TUCSON — The Arizona Bankruptcy Court tasked with overseeing the reorganization of the four Tate’s automotive companies has ordered all four cases to be liquidated instead of reorganized.
Judge Brenda Moody Whinery’s July 11 order takes the companies out of Chapter 11 of Title 11 of United States Code which gives companies debt relief and protection from creditors while it reorganizes.
Chapter 7 of Title 11 governs the total liquidation of a debtor’s non-exempt assets, and the Tate’s cases have been converted to a Chapter 7, including Tate’s Auto Center of Gallup, Inc.; Tate’s Automotive, Inc.; Tate’s Auto Center of Winslow, Inc. and Tate’s Ford-Lincoln-Mercury, Inc.
How bankruptcy works
Capitalist economies encourage debt and risk-taking because such activities create wealth. But because of a number of reasons, including poor management or simply bad luck, not every risk-taker succeeds. When they don’t, bankruptcy relief allows the risk taker to wipe the slate clean, and get second chance to live another day in the dog-eat-dog economic system that has historically produced prosperous and wealthy societies.
There are basically two kinds of bankruptcy. The most common and typically used by consumers is Chapter 7. In that case, the one who files (the debtor) gets to keep most of what they need to start over including a residence, vehicle, furnishings, clothing, retirement fund, and unique to Arizona, a shotgun, bible and burial plot. Bankruptcy is a federal law but allows the states to come up with their own list of “exempt” property — that is, property exempt from the reach of creditors. Under that chapter, unsecured debt — debt for which the debtor didn’t put up collateral is “discharged.” Most of it anyway, besides funds owed to government, of course, like taxes, criminal or civil fines and most student loans. Most everything else is discharged, if there was no fraud involved. It’s strong medicine and it works, although it wrecks a debtor’s credit rating for a number of years.
A Chapter 11 reorganization is typically used by business entities to reorganize its debt to become profitable again. For example, a company could have millions of dollars in assets like land, buildings, machinery and accounts receivable. Companies can have a lot of debt, too, and may have aggressive creditors suing or preparing to sue for missed payments.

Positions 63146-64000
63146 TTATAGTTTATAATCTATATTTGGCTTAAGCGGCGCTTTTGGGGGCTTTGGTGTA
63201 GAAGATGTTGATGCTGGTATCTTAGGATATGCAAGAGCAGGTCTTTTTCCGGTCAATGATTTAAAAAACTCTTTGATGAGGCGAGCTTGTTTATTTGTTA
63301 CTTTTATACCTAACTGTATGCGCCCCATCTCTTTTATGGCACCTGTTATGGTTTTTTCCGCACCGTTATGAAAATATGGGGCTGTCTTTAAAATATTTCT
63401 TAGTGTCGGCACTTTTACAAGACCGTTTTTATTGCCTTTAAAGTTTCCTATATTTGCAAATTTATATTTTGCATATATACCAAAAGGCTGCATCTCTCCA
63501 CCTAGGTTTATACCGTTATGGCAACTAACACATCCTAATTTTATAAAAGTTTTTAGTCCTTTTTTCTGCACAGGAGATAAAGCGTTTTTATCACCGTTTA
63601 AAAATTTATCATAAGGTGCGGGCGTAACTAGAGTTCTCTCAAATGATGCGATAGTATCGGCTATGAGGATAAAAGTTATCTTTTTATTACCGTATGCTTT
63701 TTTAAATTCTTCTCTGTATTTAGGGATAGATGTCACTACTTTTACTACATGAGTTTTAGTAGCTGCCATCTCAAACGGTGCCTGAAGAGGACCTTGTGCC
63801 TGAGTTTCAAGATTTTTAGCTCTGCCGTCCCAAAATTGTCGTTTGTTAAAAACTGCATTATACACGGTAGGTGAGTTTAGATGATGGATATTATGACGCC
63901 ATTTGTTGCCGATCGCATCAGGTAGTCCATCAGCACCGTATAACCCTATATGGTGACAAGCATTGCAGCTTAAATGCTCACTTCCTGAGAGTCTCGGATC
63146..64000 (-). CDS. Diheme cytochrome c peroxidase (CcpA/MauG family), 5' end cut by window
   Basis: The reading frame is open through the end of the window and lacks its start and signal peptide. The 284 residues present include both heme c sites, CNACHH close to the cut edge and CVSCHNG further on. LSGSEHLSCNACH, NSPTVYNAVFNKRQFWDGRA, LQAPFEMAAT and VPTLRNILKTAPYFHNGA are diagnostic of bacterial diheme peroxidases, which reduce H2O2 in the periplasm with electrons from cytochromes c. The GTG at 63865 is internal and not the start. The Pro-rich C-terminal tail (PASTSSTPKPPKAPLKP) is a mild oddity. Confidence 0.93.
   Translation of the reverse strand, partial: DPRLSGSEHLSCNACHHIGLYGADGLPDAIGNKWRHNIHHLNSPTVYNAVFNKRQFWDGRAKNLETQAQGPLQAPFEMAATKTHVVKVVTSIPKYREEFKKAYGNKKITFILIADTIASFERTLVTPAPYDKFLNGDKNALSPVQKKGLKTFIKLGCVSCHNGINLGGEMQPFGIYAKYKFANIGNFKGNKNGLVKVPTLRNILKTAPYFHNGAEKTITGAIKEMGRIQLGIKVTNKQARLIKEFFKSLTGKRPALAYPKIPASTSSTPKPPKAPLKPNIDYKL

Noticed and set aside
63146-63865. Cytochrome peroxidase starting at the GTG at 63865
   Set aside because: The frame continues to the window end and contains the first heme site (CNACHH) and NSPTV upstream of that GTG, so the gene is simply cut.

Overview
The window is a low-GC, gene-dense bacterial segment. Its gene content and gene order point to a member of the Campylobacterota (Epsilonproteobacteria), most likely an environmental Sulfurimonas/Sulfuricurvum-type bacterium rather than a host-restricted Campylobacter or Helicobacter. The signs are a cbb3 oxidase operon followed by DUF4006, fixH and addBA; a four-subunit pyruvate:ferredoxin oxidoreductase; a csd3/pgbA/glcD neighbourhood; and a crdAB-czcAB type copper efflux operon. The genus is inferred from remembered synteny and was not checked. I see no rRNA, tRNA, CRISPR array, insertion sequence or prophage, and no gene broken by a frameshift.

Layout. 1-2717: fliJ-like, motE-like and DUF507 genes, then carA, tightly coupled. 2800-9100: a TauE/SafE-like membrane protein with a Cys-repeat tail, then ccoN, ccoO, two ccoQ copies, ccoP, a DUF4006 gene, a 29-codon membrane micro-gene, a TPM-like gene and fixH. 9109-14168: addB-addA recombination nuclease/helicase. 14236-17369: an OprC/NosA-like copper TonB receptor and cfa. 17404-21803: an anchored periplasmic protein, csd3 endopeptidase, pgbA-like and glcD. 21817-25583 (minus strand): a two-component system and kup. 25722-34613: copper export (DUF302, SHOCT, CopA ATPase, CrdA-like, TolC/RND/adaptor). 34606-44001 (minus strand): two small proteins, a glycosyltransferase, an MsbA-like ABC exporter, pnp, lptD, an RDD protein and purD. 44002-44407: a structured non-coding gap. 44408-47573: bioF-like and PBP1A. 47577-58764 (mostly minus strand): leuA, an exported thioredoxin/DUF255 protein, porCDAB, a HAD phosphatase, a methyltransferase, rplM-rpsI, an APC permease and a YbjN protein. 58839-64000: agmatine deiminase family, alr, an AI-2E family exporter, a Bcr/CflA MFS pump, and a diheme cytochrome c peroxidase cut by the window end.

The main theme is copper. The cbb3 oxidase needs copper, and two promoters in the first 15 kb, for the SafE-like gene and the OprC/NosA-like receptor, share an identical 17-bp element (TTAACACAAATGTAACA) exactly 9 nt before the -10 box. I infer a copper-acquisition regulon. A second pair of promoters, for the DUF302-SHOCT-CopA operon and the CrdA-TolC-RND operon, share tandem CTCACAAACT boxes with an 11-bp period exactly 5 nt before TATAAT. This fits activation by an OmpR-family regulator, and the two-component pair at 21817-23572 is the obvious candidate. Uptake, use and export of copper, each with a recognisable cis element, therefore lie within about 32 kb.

The law says that a Chapter 11 case can be “converted” to a Chapter 7 if, among other things, there is a continuing loss to the company and “no reasonable likelihood of rehabilitation,” and failing to provide required information or file disclosures in a timely manner. In a Chapter 11, the company’s owner typically continues to manage the company and in Tate’s case, the person who serves as the “debtor in possession,” as it is called, is co-owner Richard Berry.
Too little, too late
Judge Whinery held a hearing on June 20. An attorney for Tate’s shared some good news at that time, telling the court that she just received a letter of intent to purchase the companies from a concern in Colorado. Creditors’ lawyers noted that the hearing was the third time the parties had met with the judge to move the case forward and the letter of intent (which the creditors had not seen) was basically too little too late.
Not only that, but there were still troubling issues like chronic lack of transparency about records, missing funds, the lack of access to the properties and records and a new issue about whether Berry tried to, or did, cash out a $200,000 life insurance policy, an alleged asset of the companies.
The judge noted that she had seen “anything but transparency,” from the debtors, and noted that there was “no leadership at the helm,” that Berry did not testify at previous hearings, not even to invoke a Fifth Amendment right. She observed, that she did not have “any faith that Mr. Berry” could negotiate effectively with potential buyers. She therefore replaced him with an independent trustee to look into the mess and to review the offer from Colorado.
What that trustee found is not yet known, but at his request, (merely a week after his appointment) the judge converted the case to a Chapter 7. Now the trustee will marshall the assets of the estate, (there’s no land or buildings) allow creditors who have taken liens on assets to take them back, sell any other assets (if there are any) and distribute that money (if any) to unsecured creditors, with a priority to any employees owed wages.